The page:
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Spotlight: From the Alaskan Wilderness to the NIST State-of-the-Art Labs

woman with red laser safety glasses on working at a laser table adjusting optics

Michelle Bailey at an optical bench. 

Credit: M. Bailey/NIST

Over the course of seven years, recent postdoctoral researcher Michelle Bailey went from spending summers in the Alaskan wilderness to pushing boundaries in NIST’s state-of-the-art labs. How did she get from point A to point B? See for yourself. ...  

When Michelle went to The George Washington University for graduate school, she soon found herself immersed in a laser spectroscopy project that had her building instruments from the ground up. Often, she and her colleagues were asked if they were truly engineers instead of chemists, since they focused so much on the technology and its applications in chemistry.  

The research team transported her instrument piece by piece from the East Coast to Alaska, reassembled it in a hotel room and then hiked it into the swampy wilds. Their goal was to examine permafrost thaw, a source of carbon, and its potential effects on the environment.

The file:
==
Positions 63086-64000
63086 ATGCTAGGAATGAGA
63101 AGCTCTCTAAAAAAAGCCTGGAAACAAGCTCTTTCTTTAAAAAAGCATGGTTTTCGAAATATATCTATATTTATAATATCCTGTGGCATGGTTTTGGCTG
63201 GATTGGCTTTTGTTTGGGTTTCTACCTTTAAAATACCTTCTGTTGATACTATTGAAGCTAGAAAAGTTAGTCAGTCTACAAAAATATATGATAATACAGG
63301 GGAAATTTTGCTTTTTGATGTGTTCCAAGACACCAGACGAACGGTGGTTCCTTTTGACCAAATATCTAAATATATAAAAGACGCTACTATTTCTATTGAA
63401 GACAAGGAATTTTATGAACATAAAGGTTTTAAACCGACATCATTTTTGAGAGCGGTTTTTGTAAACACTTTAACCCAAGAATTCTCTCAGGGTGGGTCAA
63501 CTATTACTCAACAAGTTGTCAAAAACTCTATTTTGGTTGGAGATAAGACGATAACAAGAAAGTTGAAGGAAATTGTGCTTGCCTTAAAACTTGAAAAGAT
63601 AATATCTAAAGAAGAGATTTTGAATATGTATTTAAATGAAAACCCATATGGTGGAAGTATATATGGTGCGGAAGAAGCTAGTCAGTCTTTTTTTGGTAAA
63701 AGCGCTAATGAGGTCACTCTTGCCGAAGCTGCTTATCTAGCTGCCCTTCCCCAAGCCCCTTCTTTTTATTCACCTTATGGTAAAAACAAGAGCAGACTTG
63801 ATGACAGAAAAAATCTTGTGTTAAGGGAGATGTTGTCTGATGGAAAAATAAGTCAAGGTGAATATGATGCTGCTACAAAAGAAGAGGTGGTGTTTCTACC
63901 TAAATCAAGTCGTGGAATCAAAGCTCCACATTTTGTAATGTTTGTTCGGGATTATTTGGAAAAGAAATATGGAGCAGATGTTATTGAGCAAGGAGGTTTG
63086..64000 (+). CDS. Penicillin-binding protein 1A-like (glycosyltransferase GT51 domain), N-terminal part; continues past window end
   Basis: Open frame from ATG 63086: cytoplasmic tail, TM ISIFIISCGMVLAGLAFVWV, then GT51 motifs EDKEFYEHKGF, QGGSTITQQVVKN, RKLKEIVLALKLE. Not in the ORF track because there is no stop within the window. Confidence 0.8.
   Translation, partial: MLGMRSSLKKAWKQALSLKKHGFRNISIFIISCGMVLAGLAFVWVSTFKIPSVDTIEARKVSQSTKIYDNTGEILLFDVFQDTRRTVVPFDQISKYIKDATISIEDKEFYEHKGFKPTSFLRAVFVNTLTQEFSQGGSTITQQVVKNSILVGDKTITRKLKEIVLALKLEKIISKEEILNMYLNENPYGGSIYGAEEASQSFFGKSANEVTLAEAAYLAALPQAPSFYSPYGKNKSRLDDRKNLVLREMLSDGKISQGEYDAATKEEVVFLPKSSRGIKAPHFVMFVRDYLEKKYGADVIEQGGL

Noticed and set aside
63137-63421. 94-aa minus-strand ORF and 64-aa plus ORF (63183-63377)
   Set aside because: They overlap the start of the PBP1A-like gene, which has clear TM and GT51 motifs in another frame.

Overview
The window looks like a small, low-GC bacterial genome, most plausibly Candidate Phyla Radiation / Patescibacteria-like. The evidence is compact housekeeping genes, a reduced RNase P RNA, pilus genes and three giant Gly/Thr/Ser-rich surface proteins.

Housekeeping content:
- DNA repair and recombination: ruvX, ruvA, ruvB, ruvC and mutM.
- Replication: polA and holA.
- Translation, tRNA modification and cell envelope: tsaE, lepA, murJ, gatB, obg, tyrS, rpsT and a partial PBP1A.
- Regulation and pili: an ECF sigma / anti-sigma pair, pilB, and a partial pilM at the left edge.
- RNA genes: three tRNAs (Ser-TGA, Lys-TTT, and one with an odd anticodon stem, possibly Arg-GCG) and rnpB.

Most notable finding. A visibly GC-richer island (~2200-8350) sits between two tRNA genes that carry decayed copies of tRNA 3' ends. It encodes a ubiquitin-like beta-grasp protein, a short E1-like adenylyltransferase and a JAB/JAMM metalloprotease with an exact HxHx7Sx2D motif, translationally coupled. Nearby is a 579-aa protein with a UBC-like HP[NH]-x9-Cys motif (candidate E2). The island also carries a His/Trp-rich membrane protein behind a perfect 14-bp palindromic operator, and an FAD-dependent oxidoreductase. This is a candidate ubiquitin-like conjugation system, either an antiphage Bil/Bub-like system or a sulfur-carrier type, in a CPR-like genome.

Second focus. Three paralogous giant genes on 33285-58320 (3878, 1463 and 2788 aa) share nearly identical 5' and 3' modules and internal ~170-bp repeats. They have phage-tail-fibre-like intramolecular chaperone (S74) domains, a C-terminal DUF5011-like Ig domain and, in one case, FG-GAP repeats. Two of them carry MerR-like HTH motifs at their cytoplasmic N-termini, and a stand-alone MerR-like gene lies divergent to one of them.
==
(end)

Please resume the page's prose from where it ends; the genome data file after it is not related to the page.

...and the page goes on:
But the timetable for the entire process was rough, with a year's worth of preparation and only four weeks to gather the precious data in the field. After repeating the cycle three times in five years, Michelle traded in her gum boots and bug net in search of a stable and cutting-edge environment at NIST.  

Since September 2018, Michelle has been at our campus in Gaithersburg, Maryland, to complete her postdoc through the NRC Research Associateship Programs. She and her colleagues focus on high-quality laser spectroscopy, using optical frequency combs and high-speed camera technology to look closely at gas molecules.  

Specifically, they’ve been homing in on nitrous oxide, a greenhouse gas with stronger concentrations in Earth’s atmosphere year over year. Using frequency combs, they can look at the different molecular configurations of the gas, which can ultimately help determine its origins, be it agricultural or wild lands. Take a look at their recently published work.

Now, Michelle joins her colleagues in a new phase of that postdoc research. The paper proved the concept that we CAN use the technology to precisely identify gas composition. Next, Michelle tackles its operational difficulties, seeking to make the technique automated and user friendly.  

As of Sept. 7, Michelle has shifted from her NRC postdoc status to a federal role as a term research chemist at NIST for another year.

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Released September 25, 2020, Updated April 14, 2021